Gilmore speaks of concern over ‘coup’
Language used by Tánaiste to describe ousting of Morsi stronger than that of other governments
Eamon Gilmore: “I don’t think anyone who values democracy can be very happy about what is in effect a military coup in Egypt.” Photographer: Dara Mac Dónaill
Tánaiste and Minister for Foreign Affairs Eamon Gilmore has expressed “deep concern” over what he referred to as a “military coup” in Egypt, using stronger language than other western governments to describe the ousting of Egyptian president Mohammed Morsi.
“I don’t think anyone who values democracy can be very happy about what is in effect a military coup in Egypt,” Mr Gilmore said.
“I think what needs to happen very quickly is . . . a full restoration of democracy, a move towards elections as quickly as possible, get a government and parliament that is representative of all of the people and enables Egypt to make the transition to a democracy where the rights of all citizens are respected.”
Other European governments and the Obama administration also expressed concern but refrained from using the word “coup” to describe the military intervention that led to Mr Morsi’s removal on Wednesday. Most statements used the terms “military intervention” or “military takeover”.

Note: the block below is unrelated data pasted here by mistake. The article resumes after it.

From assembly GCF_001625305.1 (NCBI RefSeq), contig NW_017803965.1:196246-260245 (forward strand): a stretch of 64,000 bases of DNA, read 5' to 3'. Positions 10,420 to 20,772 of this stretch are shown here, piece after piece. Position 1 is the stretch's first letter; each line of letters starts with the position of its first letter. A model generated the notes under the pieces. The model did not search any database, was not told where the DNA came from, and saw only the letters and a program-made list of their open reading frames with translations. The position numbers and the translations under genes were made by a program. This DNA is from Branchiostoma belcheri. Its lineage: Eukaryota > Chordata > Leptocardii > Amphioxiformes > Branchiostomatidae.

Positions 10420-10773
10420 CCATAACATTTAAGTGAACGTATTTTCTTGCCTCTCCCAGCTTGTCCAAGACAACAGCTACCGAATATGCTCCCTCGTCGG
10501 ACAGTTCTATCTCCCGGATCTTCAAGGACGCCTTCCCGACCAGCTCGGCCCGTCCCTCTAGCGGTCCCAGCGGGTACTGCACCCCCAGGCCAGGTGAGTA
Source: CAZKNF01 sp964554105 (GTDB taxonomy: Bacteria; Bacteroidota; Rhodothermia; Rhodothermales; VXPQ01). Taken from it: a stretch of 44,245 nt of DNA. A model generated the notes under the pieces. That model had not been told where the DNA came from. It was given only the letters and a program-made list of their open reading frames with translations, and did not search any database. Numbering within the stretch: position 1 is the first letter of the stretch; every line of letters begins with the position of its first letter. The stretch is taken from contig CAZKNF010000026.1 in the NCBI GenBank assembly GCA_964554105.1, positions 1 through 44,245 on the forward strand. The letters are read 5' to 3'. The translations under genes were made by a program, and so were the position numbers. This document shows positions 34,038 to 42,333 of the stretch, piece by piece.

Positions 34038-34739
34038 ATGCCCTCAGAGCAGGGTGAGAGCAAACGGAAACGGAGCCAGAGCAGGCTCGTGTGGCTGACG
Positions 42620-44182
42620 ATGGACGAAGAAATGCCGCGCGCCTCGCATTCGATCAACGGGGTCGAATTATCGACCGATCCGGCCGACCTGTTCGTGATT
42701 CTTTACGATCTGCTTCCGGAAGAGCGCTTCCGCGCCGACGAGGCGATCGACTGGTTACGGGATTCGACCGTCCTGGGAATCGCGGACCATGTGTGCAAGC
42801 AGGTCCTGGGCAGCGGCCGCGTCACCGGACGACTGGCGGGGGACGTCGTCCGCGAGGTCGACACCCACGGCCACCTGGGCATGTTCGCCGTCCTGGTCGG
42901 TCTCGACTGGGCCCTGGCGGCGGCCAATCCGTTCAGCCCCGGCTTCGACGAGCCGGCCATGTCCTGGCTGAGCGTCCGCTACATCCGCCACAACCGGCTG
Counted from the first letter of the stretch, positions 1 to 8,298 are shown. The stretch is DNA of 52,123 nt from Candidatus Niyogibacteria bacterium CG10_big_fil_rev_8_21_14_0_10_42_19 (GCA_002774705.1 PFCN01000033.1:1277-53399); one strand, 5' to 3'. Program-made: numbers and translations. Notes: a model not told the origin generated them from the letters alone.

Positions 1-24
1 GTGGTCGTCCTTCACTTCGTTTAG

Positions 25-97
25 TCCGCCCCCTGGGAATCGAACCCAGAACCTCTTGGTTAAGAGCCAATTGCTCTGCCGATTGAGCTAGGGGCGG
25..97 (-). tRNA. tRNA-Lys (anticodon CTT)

US senator Patrick Leahy noted that the $1 billion a year (€774 million) in military aid Washington provided to Egypt would be cut off if Mr Morsi’s ousting was deemed a military coup. US law restricts some types of aid to countries where the elected head of government is deposed by a military coup, or a coup in which the military plays a decisive role.
US president Barack Obama urged the Egyptian military to move “quickly and responsibly to return full authority back to a democratically elected civilian government as soon as possible through an inclusive and transparent process” and to avoid any arbitrary arrests of Mr Morsi and his supporters.
Mr Gilmore’s assessment that the events in Egypt constituted a coup was shared by Turkey and Tunisia. Turkish foreign minister Ahmet Davutoglu said: “It is unacceptable for a government, which has come to power through democratic elections, to be toppled through illicit means and, even more, a military coup.”
Tunisia’s ruling Islamist party, Ennahda, condemned what it described as a “coup against legitimacy”.
British foreign secretary William Hague said the problem with a military intervention was that it set a precedent. “If this can happen to one elected president, it can happen to another. That’s why it is so important to entrench democratic institutions and for political leaders to work on this together to find the compromises they haven’t been able to make in Egypt over the last year.”
Qatar, a state viewed by many as supportive of Mr Morsi’s Muslim Brotherhood, said it would continue to “respect the will of the Egyptian” people, and would support “brotherly” Egypt as a leader in the Arab world.